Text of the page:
Every year, people in the U.S. spend $10 billion to learn what it takes to become more successful.
According to network science, the study of different types of networks and how they create competitive advantages, success has little to do with the most common principles of success.
The top predictor of success is based on being in an open network as opposed to a closed one.
What does this mean? When you are in a closed small network, you are connected to people who already know each other. Therefore, you hear the same ideas, have the same opportunities and have same beliefs. In a large, open network, you have access to different clusters of people, where you are exposed to new ideas and opportunities. The larger your open network, the more successful you can become.
Research showed that half of the predicted difference in career success (e.g., promotion, compensation, recognition, etc.) was because of this one variable.
When you have an open and large network, you have unique relationships, experiences and knowledge that people in closed networks will not have. In addition, opportunities are tied to people. So if you are looking for an opportunity for success, you are actually looking for a person. The more people you know, the more opportunities you will have.
If this is the case, then why don’t more people have open networks? It is easier to stick to networks of people you already know and are comfortable with. It is easier to get stuff done since you have already built up trust, you know the culture and the group confirms your own beliefs. This explains why in the political process, political parties can trump good ideas, and why groups have gone to war over their beliefs.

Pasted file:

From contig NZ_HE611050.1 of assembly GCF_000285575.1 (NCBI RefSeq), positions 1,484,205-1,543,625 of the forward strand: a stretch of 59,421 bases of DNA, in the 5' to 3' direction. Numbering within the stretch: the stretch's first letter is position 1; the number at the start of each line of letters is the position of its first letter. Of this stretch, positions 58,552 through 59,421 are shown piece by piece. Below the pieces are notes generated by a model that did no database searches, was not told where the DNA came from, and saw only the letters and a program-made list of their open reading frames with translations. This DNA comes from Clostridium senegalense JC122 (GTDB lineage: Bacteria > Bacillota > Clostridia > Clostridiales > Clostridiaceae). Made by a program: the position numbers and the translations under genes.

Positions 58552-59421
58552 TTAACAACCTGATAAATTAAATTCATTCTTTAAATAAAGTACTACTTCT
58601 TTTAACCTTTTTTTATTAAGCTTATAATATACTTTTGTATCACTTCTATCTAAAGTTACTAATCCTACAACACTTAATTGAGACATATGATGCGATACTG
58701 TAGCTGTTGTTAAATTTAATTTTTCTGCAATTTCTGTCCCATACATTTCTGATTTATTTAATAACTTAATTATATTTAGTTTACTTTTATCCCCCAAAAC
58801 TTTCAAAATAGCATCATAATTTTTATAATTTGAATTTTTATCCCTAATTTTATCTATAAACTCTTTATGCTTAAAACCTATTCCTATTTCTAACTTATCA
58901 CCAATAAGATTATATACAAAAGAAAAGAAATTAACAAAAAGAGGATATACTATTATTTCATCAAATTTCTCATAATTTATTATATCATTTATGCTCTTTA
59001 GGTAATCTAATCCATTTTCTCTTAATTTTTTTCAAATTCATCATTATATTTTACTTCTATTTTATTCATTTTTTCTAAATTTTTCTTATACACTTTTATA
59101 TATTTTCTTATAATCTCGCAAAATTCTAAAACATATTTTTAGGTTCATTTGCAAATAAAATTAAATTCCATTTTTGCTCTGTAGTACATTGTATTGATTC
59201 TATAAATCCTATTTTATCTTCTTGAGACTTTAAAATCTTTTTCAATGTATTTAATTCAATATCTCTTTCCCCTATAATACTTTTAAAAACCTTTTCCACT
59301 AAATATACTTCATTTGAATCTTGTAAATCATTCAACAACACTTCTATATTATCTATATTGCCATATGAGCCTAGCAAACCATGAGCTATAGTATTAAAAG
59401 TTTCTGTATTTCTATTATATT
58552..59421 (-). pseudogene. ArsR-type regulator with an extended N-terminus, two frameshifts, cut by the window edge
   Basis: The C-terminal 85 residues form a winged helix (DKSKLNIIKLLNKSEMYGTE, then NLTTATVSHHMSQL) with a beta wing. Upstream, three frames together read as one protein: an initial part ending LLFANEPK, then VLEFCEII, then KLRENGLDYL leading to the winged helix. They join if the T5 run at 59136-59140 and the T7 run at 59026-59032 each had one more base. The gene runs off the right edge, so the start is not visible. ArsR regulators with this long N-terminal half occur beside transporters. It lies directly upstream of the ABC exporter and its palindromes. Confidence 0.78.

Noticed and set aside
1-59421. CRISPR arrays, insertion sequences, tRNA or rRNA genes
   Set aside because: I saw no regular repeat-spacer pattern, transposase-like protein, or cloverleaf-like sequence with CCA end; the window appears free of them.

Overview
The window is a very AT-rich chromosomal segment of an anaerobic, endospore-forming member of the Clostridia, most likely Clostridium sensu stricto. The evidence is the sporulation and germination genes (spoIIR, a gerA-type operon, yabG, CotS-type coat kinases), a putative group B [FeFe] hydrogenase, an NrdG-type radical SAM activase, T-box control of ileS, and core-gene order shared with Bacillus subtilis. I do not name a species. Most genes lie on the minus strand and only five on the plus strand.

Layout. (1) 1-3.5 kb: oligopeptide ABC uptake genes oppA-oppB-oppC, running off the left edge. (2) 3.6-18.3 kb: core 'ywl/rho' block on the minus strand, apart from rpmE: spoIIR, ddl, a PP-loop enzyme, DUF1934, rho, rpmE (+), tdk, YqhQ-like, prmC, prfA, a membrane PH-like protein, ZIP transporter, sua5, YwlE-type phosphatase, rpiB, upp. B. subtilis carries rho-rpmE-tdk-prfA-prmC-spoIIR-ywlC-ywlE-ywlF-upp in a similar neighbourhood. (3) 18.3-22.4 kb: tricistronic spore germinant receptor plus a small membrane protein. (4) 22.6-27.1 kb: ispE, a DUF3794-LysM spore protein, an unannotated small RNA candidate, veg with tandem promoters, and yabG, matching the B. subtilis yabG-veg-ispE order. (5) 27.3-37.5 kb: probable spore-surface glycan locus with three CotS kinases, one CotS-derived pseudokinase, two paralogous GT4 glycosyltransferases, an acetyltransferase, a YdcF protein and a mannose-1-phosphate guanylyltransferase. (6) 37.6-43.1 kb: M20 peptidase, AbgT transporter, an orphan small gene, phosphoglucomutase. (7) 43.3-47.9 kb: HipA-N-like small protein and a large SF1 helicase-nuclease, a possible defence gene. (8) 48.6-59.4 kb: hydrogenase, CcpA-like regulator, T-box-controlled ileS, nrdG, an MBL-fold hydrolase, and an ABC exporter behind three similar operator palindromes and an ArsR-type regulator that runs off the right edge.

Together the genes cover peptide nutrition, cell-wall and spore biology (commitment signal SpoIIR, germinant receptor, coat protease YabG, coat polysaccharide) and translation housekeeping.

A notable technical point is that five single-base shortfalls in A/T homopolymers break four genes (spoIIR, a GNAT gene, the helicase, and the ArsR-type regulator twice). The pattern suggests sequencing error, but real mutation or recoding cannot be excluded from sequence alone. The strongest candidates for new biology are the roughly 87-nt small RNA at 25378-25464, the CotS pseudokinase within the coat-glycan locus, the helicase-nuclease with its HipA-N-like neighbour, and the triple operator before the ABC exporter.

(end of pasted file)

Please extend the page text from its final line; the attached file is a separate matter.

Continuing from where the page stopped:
Being in an open group also has its challenges. It can be difficult to question your beliefs by interacting with different groups — you may feel like an outsider or misunderstood, and that you have to make a new start. But when you are able to overcome these challenges, an open network gives you a more accurate perspective of the world — you have the ability to connect the different groups, can control the timing of information sharing and result in more breakthrough opportunities.
Steve Jobs is an example of how a large, open network resulted in Apple becoming the most valuable company in the world. His adoptive father taught him the value of craftsmanship and attention to detail, his brief college years gave him an appreciation for design, living around the world gave him inspiration for simple aesthetics, and the different people he met helped him build Macintosh, iTunes, iPod, iPhone and iPad.
In an interview, Jobs stated that “creativity is just connecting things … (creative people) were able to connect experience they’ve had and synthesize new things … Unfortunately, that’s too rare a commodity. A lot of people in our industry haven’t had very diverse experiences … You can’t connect the dots looking forward; you can only connect them looking backward. So you have to trust that the dots will somehow connect in your future.”
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